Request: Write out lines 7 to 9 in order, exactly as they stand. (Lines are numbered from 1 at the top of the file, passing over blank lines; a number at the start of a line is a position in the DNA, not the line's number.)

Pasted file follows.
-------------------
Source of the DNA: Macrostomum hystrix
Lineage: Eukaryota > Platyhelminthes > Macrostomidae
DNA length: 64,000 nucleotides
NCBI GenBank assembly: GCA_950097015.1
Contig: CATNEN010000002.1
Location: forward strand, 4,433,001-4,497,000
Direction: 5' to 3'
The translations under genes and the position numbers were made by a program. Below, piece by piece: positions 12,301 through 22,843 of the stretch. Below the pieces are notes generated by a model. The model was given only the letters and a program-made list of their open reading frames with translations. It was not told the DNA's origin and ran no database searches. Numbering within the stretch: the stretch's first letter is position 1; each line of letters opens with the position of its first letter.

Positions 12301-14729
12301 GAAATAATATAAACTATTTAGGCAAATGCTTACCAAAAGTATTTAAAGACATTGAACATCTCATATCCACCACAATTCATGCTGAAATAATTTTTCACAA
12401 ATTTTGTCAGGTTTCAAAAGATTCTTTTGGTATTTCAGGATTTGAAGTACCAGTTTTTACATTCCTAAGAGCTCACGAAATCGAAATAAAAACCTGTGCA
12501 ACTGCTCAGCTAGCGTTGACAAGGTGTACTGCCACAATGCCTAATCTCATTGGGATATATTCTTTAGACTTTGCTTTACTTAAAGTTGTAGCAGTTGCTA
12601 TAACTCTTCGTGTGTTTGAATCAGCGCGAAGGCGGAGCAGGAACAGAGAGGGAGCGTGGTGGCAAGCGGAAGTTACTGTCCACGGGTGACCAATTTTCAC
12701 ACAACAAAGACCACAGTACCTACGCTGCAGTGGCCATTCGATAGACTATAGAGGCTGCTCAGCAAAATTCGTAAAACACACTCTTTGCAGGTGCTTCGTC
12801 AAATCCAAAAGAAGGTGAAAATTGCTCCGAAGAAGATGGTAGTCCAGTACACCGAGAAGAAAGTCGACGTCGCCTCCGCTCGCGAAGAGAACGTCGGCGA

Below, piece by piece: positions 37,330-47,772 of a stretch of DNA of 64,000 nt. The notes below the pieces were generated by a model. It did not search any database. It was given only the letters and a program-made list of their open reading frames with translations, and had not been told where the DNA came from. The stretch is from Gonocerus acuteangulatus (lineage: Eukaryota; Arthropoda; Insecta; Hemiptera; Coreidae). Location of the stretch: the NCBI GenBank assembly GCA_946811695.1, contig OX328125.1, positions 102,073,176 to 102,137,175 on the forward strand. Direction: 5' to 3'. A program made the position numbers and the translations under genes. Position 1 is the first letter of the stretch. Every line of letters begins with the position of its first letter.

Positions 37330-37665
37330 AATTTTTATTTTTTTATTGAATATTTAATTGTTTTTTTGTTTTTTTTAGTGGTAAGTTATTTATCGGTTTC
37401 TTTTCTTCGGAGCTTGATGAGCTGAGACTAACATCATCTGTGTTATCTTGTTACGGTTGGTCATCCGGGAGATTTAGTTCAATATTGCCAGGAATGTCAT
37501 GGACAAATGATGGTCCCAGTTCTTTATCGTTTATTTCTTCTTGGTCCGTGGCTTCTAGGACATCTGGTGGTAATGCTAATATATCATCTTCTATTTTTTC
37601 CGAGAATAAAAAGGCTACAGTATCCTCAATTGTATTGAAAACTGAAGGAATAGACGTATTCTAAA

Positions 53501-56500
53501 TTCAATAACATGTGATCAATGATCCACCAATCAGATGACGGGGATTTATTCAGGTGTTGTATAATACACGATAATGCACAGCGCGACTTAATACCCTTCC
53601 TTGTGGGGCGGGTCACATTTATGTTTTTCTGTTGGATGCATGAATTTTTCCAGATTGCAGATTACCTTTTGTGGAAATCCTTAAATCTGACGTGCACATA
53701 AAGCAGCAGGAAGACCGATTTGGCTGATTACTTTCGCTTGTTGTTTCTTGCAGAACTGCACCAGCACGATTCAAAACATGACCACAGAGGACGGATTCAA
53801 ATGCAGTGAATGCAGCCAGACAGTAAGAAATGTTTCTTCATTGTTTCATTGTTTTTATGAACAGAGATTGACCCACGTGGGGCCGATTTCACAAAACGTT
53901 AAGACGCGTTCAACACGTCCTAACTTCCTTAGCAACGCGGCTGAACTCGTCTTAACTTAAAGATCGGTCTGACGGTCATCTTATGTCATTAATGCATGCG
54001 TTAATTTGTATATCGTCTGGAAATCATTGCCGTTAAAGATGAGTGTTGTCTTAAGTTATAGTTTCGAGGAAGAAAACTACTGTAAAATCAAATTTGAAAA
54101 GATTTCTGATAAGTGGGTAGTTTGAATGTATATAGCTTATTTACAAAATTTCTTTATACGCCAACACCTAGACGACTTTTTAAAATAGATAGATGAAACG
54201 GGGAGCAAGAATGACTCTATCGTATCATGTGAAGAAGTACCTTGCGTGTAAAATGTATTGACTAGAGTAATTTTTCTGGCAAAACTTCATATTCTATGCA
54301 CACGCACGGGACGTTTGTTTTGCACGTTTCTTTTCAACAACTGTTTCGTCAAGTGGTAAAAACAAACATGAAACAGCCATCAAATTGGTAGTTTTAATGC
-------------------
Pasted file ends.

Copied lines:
Direction: 5' to 3'
The translations under genes and the position numbers were made by a program. Below, piece by piece: positions 12,301 through 22,843 of the stretch. Below the pieces are notes generated by a model. The model was given only the letters and a program-made list of their open reading frames with translations. It was not told the DNA's origin and ran no database searches. Numbering within the stretch: the stretch's first letter is position 1; each line of letters opens with the position of its first letter.

Positions 12301-14729